Metastatic Melanoma With Leptomeningeal Disease
Amanda M. Marinova, MS, PA-C, Jennifer L. Reilly, CRNP, BSN, MSN, RN, AANP, Victoria Wong, MS, PA-C, Stephanie Weiss, MD, and Anthony J. Olszanski, MD
From Fox Chase Cancer Center, Philadelphia, Pennsylvania
Authors’ disclosures of conflicts of interest are found at the end of this article.
Correspondence to: Jennifer Reilly, CRNP, BSN, MSN, RN, AANP, 333 Cottman Avenue, Philadelphia, PA 19111.
J Adv Pract Oncol 2021;12(1):79–83 |
© 2021 Harborside™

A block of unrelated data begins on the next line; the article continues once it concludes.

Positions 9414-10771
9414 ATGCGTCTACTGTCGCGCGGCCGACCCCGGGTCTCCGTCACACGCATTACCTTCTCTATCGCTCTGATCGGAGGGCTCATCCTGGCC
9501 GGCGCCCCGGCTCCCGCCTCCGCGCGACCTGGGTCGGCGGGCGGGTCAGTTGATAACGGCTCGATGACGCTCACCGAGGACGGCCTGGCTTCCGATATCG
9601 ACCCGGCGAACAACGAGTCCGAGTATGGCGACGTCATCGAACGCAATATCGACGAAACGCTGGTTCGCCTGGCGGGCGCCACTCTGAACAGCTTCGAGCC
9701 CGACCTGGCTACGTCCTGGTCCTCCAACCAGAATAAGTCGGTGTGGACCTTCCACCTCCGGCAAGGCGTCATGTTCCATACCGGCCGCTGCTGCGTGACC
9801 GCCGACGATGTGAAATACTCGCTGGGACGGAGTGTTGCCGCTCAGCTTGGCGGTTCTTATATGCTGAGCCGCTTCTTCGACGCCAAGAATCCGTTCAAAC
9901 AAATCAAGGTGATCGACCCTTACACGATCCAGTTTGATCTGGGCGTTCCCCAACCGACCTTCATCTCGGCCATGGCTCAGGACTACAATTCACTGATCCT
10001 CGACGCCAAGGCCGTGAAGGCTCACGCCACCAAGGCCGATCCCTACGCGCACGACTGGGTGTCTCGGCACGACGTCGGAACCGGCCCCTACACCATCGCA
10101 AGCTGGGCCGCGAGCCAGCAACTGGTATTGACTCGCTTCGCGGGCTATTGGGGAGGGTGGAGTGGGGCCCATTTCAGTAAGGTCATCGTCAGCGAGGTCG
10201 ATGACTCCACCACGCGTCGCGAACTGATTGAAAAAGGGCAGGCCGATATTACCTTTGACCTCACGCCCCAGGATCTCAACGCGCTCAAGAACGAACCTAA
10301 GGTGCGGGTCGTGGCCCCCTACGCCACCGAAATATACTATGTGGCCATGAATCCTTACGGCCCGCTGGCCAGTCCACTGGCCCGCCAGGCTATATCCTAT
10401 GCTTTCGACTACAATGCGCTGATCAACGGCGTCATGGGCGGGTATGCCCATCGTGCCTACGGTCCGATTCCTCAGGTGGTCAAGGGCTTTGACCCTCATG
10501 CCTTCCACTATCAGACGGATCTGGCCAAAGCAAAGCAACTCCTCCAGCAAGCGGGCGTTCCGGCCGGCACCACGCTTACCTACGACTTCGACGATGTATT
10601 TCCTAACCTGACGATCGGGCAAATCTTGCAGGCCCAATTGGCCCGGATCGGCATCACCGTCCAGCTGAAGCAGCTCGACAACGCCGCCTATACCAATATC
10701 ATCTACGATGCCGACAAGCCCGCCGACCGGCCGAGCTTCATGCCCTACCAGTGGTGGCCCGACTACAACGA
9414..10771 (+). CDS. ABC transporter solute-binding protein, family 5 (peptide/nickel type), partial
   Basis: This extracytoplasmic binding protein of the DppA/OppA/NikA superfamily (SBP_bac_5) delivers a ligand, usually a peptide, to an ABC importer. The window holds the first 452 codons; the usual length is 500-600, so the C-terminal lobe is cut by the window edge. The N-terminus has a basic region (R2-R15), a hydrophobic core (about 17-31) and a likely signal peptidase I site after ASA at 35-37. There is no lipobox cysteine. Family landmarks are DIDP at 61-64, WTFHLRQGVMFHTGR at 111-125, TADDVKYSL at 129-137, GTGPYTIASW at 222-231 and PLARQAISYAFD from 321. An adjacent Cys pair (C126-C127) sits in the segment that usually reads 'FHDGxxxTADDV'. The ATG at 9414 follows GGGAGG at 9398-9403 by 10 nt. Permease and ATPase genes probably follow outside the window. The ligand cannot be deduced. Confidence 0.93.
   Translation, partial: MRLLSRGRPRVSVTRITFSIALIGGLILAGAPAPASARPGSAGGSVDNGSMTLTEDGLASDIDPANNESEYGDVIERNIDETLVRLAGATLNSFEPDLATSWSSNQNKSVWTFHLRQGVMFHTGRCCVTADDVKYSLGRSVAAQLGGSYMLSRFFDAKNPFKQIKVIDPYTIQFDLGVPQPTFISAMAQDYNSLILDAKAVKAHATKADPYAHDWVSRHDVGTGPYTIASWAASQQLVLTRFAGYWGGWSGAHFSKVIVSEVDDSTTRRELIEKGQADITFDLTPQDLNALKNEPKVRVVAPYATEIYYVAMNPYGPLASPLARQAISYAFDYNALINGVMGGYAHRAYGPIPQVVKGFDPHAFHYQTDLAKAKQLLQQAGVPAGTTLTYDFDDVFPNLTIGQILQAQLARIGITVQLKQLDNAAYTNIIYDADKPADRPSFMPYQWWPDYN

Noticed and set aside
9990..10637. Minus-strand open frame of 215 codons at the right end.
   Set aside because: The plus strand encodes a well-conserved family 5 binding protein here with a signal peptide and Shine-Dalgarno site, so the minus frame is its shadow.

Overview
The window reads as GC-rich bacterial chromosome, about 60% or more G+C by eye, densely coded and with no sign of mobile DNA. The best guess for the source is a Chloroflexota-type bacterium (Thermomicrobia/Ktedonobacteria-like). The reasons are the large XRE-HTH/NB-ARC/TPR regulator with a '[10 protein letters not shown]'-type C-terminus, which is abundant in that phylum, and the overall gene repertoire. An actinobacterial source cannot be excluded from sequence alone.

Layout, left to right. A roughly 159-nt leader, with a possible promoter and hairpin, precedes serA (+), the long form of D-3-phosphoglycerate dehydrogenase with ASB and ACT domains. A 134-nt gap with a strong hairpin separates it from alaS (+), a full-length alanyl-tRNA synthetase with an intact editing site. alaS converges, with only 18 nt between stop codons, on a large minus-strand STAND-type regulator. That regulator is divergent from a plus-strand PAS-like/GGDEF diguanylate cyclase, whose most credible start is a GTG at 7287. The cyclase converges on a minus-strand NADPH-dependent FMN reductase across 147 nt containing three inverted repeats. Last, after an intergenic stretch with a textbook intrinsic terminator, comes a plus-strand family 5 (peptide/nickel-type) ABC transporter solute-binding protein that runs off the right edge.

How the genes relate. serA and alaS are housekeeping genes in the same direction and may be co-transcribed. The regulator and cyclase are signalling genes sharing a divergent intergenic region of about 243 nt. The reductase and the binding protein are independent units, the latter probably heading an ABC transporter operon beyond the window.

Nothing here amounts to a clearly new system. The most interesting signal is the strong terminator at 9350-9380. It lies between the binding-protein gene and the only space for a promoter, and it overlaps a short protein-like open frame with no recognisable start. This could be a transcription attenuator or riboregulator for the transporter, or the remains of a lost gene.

Leptomeningeal disease in patients with melanoma historically portends a grim prognosis, with median survival measured in weeks to months. The advent of effective immunotherapy and targeted agents may modify the outcome of such patients. This case report describes a 43-year-old patient diagnosed with stage IIIa BRAF-positive cutaneous melanoma in 2012 who subsequently developed leptomeningeal involvement as her sole site of melanotic metastasis. She received multiple systemic therapies and radiotherapy and survived 2.5 years after her diagnosis with central nervous system involvement. This case report highlights the importance of a multidisciplinary team and the advent of effective agents, which offers the potential for significantly improved outcomes for patients with metastatic melanoma involving the central nervous system.
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